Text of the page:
When Jordan Menashy and Ian Crosby graduated with BComs from Sauder, they knew they didn’t want to be confined in spreadsheet cells.
While Crosby and Menashy worked as strategy consultants, Crosby at Bain & Company and Menashy at Blackberry, the two friends regularly brainstormed business ideas. A few months in, they spotted an opportunity for a start-up.
“We realized that only large organizations could afford the high end technologies that automate manual bookkeeping processes, something that no individual small business could pay for. There was this huge opportunity to bring these efficiencies to small businesses by delivering it to them online,” says Menashy.
In 2011, Bench was born, offering cloud-based accounting services to small businesses, freeing clients up to roast coffee, design clothes, or build video games – i.e. do more of what they need to do and what they’re good at.
Clients connect their bank accounts and credit cards, automating their transactions through the Bench mobile app. Receipts and invoices are photographed via smartphone and emailed in. Meanwhile live bookkeepers are always on hand for support.
“Hopefully Bench will transform the way accounting can be done for millions of small businesses across North America and eventually the world.”
- Jordan Menashy, Co-founder of Bench
To date Bench has processed more than $160 million in bookkeeping transactions for small businesses across North America.
But success didn’t come easily.
“Our vision was ambitious in that it incorporated actual bookkeepers into our solution. This broke the conventions of a traditional software business.” says Crosby. As a result, when they started looking for investors, the pair hit a wall in what the pair says was a somewhat more risk-averse Canadian venture capital market.
“In Canada, there’s ultimately a lack of venture capital compared to the U.S.,” says Menashy. “The amount you can raise and your valuation tends to be much lower. Because of this reality, we were being advised to reduce the scope of our vision.” Their highest investment offer when they started out was $500,000 in funding, too low for their company goals.
Not content with this, Menashy and Crosby, along with their two other founders - Adam Saint and Pavel Rodionov – decided to up their game and try to fund raise in the U.S.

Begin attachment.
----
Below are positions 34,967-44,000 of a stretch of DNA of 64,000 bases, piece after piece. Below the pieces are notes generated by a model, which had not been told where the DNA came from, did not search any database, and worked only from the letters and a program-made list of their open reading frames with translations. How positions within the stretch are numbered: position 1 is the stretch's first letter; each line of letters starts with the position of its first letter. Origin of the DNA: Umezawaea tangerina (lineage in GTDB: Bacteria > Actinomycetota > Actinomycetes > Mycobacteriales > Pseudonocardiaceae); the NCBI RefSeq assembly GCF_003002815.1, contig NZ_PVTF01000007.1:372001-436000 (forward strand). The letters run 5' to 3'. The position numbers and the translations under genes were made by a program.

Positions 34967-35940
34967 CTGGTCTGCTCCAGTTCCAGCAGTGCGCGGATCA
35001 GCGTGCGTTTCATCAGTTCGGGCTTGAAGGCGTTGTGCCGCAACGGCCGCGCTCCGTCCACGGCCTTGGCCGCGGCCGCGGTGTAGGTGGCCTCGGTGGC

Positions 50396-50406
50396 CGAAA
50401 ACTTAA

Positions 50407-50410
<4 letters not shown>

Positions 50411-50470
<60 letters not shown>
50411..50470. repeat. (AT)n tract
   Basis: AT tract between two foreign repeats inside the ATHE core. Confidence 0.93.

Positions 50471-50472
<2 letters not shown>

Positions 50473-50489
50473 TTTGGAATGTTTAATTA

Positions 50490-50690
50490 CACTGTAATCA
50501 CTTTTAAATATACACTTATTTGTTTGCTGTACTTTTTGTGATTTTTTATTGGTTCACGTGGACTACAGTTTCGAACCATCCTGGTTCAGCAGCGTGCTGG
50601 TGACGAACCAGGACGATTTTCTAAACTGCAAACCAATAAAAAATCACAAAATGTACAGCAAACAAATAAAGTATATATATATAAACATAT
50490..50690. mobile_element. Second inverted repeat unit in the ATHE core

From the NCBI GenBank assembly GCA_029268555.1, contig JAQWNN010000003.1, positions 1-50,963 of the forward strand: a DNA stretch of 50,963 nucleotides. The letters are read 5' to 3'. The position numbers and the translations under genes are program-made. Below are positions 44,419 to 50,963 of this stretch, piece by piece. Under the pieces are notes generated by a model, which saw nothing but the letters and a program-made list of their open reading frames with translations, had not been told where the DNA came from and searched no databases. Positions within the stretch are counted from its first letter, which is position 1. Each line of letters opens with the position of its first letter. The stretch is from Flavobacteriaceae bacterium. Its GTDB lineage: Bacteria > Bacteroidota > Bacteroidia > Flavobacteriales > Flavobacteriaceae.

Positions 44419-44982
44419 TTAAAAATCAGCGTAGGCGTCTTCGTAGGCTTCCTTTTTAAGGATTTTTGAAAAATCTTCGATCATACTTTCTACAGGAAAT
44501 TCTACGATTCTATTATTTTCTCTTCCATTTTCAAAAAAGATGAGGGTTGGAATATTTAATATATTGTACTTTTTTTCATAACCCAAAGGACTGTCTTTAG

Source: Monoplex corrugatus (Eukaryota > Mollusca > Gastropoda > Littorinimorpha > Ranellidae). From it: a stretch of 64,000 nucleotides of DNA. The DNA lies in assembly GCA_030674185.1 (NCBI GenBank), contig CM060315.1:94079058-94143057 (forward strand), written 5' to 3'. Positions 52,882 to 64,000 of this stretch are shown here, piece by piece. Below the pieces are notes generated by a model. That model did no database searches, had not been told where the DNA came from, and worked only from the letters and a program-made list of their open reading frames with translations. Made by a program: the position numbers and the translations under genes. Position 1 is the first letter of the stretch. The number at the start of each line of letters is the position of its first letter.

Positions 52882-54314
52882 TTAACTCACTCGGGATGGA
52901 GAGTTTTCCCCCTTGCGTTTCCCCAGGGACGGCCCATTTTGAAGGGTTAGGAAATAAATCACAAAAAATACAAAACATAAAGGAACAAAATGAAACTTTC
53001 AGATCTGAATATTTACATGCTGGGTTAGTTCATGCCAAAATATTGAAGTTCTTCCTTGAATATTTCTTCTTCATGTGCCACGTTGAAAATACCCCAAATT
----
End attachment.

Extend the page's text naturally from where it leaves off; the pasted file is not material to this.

Needing more direction and support, they applied to several business technology accelerators and were accepted by one of the top two in America – TechStars.
“It was extremely competitive to get in, and we were thrilled when we got accepted into the New York program,” explains Menashy. “We were this out-of-leftfield company from Vancouver that broke through.”
From March to June 2012, the Bench co-founders received intense coaching on how to navigate the challenges of a start-up, from development to acquisition. They were paired up with mentors including Barry Silbert, CEO of Second Market, and were connected with influential tech journalists and investors.
“We ended with what they call Demo Day – a big unveil of our product to an auditorium of over 500 investors and members of the media from across the U.S.,” Menashy. This propelled them into the start of their official fundraising process in the U.S.
The accelerator program led to an investment round that generated $2.1 million - four times more than the amount offered by Canadian investors.
“Raising this sum enabled us to move out of the beta phase of our company and focus on product market fit before scaling up,” says Menashy.
After spending a year and a half building their U.S. network, Bench moved home to Vancouver, where the team found it much easier to hire and retain great talent. “We still work with our community in New York, and retain our network, but also get enjoy the benefits of being based in Vancouver,” says Menashy. “It’s the best of both worlds.”
Since re-launching their service in July 2013, Bench have been growing by 30 per cent month over month.
“Our goal and vision was always large scale, and we’re glad we stuck to our guns,” says Menashy. “Hopefully Bench will transform the way accounting can be done for millions of small businesses across North America and eventually the world.”